The Plovdiv Regional Ethnographic Museum is the second largest of its kind in Bulgaria. The institution was founded in 1917 and from 1938 until today it is being housed in the Kuyumdzhioglu House in the old town of Plovdiv. The house was built in 1847 for the Plovdiv merchant, Argir Hristov Kuyumdzhioglu, who owned a company inVienna. The house has a symmetric facad and it is two stories tall on its west side and four stories tall on its east side, employing the natural denivelation.
The exhibits are rich, allowing visitors to explore the spirit and culture of the people from this region of the country from the 16th to the 19th centuries.
The exposition shows us that taking care of livestock and farming was the main way of sustainance during the Renaissance in Bulgaria. From the traditional crafts, that were most common for this region at the time, the development of wool fabrics, colorful wool threads, pottery and smithery are on display. A lot of gold jewellery and church treasures of the time are on display. There is a separate room just for traditional gowns, wooven carpets and fabrics, musical instruments and dining equipment.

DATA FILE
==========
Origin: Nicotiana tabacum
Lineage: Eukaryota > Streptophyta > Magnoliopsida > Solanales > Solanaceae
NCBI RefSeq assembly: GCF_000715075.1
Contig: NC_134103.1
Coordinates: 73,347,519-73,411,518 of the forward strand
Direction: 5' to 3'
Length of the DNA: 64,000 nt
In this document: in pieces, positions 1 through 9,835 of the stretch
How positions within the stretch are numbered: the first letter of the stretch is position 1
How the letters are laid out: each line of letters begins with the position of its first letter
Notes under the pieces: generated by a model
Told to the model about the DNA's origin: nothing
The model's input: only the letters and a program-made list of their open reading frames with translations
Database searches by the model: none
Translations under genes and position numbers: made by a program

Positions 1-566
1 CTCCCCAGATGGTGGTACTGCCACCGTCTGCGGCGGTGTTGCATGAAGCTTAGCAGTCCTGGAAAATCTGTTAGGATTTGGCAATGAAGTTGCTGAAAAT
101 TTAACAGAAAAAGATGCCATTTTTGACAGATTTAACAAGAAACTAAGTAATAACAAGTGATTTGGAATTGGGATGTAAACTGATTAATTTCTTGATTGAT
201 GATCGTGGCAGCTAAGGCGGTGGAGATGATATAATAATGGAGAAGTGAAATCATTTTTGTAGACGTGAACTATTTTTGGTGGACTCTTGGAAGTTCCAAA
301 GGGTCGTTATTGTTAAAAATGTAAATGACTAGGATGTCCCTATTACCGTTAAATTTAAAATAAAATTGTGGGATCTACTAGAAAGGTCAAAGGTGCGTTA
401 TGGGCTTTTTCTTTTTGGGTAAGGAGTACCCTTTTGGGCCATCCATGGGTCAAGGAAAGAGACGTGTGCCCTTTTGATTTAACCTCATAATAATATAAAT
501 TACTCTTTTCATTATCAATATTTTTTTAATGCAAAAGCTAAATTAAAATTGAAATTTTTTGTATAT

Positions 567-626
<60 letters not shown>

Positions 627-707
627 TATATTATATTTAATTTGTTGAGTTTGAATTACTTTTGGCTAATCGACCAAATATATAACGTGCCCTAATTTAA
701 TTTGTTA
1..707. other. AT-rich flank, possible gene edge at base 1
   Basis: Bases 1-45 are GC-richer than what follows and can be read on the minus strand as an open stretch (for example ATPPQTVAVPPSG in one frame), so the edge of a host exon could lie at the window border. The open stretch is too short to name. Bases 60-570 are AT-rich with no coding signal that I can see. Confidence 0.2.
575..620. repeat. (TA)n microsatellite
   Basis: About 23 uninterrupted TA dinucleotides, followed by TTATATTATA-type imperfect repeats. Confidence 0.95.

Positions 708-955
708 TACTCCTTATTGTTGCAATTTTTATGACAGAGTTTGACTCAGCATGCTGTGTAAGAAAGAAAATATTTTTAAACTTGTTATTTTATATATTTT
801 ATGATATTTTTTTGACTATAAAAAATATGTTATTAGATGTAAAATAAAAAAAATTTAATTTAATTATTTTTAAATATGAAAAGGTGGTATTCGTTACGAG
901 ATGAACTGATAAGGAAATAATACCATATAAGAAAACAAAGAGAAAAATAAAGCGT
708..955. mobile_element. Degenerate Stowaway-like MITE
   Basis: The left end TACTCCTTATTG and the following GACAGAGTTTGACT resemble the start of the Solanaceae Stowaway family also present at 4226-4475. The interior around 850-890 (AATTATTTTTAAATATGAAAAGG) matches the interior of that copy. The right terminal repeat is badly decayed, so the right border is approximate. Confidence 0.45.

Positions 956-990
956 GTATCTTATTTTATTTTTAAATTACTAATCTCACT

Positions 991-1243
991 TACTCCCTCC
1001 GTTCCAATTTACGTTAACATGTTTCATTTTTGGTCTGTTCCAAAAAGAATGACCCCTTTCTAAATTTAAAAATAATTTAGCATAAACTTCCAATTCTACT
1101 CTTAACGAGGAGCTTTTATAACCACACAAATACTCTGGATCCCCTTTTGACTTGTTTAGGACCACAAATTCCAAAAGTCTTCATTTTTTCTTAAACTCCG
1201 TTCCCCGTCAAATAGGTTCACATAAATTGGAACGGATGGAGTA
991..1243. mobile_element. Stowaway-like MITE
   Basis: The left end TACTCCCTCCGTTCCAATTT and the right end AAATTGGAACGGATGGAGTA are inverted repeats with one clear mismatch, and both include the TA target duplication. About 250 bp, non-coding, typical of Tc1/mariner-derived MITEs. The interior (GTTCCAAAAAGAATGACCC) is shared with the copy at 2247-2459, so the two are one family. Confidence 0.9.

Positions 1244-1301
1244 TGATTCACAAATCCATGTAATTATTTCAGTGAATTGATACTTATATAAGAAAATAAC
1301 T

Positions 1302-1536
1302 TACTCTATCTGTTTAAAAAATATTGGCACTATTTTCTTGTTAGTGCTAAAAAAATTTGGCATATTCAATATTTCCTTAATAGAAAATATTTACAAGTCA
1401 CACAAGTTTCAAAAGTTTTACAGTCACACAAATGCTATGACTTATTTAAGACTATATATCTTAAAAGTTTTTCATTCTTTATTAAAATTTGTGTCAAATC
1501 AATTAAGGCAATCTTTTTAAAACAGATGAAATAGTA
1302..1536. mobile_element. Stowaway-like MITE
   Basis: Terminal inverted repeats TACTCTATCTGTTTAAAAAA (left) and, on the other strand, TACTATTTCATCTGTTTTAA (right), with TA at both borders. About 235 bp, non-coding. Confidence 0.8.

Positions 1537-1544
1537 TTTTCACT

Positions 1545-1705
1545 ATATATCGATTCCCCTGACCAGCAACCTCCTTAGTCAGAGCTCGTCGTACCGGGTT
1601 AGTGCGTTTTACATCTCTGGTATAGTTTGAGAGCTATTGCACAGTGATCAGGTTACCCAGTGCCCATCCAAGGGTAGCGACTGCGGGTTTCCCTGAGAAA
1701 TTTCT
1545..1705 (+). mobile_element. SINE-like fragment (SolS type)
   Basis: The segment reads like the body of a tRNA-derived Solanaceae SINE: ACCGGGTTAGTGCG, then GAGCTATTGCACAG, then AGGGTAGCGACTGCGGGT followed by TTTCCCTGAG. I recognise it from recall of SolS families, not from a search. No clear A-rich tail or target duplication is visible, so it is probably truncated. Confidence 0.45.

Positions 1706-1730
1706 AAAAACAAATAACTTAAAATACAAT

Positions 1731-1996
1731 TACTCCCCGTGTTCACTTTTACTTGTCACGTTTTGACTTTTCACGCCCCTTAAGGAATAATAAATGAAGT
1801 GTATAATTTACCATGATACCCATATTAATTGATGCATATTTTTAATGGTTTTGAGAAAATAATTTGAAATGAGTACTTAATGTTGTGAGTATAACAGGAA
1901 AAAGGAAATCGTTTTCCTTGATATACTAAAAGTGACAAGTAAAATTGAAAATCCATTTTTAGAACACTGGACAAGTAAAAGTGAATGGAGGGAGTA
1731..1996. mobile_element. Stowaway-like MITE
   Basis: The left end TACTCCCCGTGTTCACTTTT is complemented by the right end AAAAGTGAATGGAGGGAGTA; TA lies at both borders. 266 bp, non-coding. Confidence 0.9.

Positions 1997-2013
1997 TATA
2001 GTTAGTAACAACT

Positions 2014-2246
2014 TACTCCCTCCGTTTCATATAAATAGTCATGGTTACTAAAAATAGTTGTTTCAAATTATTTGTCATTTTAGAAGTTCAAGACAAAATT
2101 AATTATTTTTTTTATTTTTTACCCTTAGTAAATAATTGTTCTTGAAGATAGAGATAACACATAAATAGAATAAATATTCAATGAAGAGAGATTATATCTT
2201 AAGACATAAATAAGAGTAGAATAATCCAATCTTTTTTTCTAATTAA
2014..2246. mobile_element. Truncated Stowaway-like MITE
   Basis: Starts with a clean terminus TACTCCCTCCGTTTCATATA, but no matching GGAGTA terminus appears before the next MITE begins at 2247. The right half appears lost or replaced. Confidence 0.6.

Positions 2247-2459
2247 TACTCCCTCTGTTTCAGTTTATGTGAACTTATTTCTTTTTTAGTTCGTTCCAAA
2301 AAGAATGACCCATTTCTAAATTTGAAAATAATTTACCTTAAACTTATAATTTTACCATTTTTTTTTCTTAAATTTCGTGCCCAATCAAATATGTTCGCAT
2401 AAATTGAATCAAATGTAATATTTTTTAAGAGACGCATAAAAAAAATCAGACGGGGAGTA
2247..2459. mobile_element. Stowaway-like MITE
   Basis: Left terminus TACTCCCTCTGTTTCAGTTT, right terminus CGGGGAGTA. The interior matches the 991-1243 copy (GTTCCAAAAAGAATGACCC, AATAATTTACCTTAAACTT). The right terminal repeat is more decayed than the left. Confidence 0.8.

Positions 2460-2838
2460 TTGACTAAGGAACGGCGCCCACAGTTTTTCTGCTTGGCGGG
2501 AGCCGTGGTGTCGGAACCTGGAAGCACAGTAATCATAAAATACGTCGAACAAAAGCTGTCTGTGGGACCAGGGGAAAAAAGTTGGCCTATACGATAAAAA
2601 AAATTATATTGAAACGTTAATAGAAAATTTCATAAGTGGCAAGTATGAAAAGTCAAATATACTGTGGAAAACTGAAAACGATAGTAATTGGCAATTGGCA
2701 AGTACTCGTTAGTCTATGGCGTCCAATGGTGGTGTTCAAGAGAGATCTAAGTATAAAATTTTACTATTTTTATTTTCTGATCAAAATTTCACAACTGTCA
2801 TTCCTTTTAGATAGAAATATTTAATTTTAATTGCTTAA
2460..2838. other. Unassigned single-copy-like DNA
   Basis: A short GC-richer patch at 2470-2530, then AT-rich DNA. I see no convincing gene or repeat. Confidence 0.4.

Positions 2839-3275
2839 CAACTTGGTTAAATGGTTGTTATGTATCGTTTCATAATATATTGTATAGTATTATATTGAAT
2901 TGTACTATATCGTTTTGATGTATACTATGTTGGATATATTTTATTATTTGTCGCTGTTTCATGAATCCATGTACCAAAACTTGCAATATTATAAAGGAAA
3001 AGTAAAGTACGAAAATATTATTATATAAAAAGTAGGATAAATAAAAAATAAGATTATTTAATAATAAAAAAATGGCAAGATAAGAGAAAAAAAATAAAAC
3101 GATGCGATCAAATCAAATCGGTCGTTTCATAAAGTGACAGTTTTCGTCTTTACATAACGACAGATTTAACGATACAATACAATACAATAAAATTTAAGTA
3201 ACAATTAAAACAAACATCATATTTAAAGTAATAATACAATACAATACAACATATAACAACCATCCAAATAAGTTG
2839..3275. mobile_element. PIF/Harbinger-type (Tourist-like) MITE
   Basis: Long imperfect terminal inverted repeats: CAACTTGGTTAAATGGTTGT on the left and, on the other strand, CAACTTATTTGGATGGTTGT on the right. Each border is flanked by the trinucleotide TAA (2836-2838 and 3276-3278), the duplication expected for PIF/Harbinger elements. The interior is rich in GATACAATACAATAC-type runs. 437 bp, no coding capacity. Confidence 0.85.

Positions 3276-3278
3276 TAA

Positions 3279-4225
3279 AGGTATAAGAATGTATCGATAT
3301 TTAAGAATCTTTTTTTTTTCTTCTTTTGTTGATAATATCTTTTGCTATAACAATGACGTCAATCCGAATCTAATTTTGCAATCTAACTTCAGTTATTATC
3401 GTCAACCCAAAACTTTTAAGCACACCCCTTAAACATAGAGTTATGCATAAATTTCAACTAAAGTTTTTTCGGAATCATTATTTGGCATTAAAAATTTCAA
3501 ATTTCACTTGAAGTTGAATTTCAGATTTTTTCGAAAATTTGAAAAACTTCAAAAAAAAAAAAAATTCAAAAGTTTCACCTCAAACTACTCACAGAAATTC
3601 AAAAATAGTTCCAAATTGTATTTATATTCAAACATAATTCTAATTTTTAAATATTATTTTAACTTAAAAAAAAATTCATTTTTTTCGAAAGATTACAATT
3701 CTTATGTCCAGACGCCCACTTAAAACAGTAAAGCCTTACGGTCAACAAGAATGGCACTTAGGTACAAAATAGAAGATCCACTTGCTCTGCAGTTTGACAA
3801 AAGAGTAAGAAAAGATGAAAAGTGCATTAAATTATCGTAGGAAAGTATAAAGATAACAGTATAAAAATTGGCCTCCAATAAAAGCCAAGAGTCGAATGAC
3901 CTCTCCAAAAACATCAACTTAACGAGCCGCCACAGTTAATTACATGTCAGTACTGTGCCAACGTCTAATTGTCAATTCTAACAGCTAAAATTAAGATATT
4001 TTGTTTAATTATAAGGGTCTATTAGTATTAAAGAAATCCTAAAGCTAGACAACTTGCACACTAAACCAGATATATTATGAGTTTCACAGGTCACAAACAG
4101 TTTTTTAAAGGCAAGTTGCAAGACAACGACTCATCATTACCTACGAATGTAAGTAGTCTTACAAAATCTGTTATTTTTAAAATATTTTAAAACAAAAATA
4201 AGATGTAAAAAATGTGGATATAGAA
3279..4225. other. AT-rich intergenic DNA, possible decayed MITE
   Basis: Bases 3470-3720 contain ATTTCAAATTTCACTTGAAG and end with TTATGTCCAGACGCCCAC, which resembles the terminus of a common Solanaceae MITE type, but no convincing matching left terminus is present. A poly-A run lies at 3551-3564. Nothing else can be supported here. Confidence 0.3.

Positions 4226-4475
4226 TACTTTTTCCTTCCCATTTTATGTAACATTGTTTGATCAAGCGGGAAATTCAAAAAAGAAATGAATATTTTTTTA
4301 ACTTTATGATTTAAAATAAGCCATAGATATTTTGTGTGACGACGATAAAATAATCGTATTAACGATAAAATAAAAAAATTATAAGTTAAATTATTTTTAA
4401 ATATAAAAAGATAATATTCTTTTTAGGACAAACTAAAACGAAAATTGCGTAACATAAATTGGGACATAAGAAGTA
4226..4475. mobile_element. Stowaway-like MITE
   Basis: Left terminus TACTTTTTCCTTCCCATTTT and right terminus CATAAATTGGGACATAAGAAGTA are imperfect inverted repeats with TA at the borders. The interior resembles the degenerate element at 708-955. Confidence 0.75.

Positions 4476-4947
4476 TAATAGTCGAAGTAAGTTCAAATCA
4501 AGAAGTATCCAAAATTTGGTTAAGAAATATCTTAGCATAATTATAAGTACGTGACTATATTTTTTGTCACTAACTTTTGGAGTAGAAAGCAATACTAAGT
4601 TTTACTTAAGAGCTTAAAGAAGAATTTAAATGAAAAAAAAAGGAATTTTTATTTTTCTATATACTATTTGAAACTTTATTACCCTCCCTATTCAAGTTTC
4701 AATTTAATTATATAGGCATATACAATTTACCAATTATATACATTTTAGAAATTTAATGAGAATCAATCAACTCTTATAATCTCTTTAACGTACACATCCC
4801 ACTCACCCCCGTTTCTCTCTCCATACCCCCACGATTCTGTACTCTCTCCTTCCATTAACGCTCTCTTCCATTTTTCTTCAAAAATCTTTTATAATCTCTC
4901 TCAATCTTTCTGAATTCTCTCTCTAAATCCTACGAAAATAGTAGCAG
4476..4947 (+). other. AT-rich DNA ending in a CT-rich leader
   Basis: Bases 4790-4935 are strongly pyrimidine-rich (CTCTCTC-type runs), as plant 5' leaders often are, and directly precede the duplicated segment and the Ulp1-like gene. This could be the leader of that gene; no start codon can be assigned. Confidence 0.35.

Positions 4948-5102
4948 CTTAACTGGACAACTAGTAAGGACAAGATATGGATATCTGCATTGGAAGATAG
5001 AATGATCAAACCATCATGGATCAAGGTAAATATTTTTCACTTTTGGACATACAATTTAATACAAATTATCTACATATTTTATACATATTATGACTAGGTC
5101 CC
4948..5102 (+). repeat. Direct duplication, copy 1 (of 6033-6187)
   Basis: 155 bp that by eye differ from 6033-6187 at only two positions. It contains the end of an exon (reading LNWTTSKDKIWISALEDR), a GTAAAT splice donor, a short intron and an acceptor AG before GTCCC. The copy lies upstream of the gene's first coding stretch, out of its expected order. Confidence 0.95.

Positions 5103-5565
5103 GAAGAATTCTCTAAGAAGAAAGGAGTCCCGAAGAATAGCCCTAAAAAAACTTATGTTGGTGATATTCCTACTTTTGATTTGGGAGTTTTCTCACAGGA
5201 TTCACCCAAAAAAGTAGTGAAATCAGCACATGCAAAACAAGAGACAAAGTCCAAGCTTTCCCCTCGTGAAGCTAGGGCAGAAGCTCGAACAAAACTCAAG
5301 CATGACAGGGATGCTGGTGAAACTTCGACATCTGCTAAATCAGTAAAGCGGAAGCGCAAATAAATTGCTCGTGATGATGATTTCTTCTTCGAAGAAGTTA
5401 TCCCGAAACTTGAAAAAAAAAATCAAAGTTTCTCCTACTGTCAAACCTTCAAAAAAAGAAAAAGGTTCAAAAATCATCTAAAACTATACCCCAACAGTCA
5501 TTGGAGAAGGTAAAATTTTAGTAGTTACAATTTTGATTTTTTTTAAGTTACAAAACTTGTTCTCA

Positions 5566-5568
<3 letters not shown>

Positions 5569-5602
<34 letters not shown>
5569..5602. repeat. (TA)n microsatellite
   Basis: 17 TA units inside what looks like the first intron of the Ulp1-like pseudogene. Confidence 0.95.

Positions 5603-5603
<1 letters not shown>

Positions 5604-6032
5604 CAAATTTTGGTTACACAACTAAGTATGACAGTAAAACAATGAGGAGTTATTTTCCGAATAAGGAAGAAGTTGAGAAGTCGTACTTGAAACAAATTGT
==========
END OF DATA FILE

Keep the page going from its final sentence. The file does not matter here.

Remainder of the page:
The Plovdiv Regional Ethnographic Museum also impresses with its grand art collection and a photograph exhibition with over 2000 photos from the late Renaissance.
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